The first Finch Mk.II was first flown at Fort Erie on March 12, 1940, by Thomas Fredric Williams who had been appointed Fleet's test pilot in December 1939. In spite of Fleet's good intentions expressed by stockpiling fuselages and various parts before getting a contract, production was delayed by difficulties in obtaining embodiment loan equipment which was RCAF supply, but once obtained production proceeded well, 335 aircraft were delivered in 1940 and 69 in 1941. In addition Fleet delivered five Model 16Ds to the Portuguese Navy in May 1941.
In RCAF service the Model 16s were used at Elementary Flying Training Schools, where they usually formed all, but occasionally only part, of their aircraft establishment. They continued in use until replaced by the Fairchild Cornell starting in the summer of 1942 and, while the last of the Model 16s remained in the RCAF until 1947, the great majority was disposed of by October 1944.
The Model16s were well liked in the BCATP, but an unexpected problem arose in summer 1940 when crashes occurred after entering an inverted spin. This was quite unexpected as their predecessors, the Model 7s, had been used successfully for extensive aerobatics. Two investigations were held, one in Ottawa by Dr J. J. Green of the National Research Council and the RCAF Test & Development Establishment and the other by Fleet in Fort Erie. It was established that it was possible to bring the aircraft out of an inverted spin only by application of very heavy rudder and then the recovery was slow.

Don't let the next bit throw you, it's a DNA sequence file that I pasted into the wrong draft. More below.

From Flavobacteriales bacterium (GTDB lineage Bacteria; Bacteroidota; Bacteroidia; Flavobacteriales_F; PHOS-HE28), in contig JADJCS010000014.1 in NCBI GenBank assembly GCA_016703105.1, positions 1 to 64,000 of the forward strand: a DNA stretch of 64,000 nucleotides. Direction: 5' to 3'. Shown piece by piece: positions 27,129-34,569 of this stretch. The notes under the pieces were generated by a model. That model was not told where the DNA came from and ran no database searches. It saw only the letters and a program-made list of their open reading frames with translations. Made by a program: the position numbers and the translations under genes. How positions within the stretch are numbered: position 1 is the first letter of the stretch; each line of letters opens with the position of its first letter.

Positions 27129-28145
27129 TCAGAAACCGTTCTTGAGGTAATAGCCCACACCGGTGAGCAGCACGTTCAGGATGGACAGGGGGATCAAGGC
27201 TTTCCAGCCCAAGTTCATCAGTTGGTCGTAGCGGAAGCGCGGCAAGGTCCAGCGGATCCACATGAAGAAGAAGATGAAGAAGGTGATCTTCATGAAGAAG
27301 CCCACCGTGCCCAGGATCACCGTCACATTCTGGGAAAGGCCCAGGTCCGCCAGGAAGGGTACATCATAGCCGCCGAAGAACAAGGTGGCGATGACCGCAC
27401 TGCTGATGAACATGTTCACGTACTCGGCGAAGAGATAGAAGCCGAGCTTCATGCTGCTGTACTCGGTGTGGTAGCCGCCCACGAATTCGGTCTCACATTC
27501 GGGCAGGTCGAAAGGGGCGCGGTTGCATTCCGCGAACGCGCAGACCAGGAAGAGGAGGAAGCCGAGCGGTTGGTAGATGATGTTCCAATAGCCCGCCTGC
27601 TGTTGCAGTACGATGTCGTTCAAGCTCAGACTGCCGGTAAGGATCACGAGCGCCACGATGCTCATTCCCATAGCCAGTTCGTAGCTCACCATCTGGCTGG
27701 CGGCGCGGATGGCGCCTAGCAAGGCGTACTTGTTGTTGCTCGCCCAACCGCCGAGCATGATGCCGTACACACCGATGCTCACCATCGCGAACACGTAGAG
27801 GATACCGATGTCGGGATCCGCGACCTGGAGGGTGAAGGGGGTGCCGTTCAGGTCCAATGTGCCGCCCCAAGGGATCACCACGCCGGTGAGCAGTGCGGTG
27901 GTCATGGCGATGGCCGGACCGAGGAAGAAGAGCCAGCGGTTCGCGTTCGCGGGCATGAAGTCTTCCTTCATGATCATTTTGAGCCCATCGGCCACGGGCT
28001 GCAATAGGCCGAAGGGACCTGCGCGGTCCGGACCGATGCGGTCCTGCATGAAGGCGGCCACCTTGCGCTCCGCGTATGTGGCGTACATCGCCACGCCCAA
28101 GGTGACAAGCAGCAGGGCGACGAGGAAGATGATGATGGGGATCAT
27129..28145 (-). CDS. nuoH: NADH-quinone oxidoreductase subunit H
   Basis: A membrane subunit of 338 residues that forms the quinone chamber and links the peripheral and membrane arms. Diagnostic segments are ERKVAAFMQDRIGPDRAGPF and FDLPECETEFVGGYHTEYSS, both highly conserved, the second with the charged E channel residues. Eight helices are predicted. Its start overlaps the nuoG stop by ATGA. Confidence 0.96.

Two solutions eliminated the problem. In Ottawa, the height of the rear fuselage fairing was reduced and the aircraft recovered normally; in Fort Erie Tommy Williams was experimenting with RCAF s/n 4764 and felt that the trouble had arisen due to the fitting of the two-piece tailplane and, after the gaps between the fuselage and tailplane were taped over, the aircraft recovered normally. A metal fairing, to be fitted to the fuselage to minimize the gap, was added to all Model 16s and the trouble disappeared.
Surplus Fleet 16s were civil registered in Canada, Iceland, Mexico and the United States, where most were used for flight training and for private flying, and a number still remain airworthy. In general the cockpit enclosure was removed in civil use. One Model16B only, CF-BXJ (ex-RCAF 4703) was used as a seaplane on Edo 47-1935 floats by the Labrador Mining & Exploration Co. in 1944. It featured an enlarged rudder.
The pictured aircraft was taken on strength on October 1, 1940 under s/n 4616. While with No. 11 Elementary Flying Training School at Cap de Madeleine, Quebec, it was damaged on August 1, 1941. Repaired it served for another two years with the RCAF before it was declared surplus on December 1, 1943. After WW II it came on the US register as NC39615, later N39615, owners included Richard Neubauer of Miami, Florida, B.R. and J.L. Michelsen of Clarkston, Michigan. Present owner is Jan Kopacz of Milton, Delaware. The aircraft is wearing fictive markings as the Model 16 never served with the USAAC.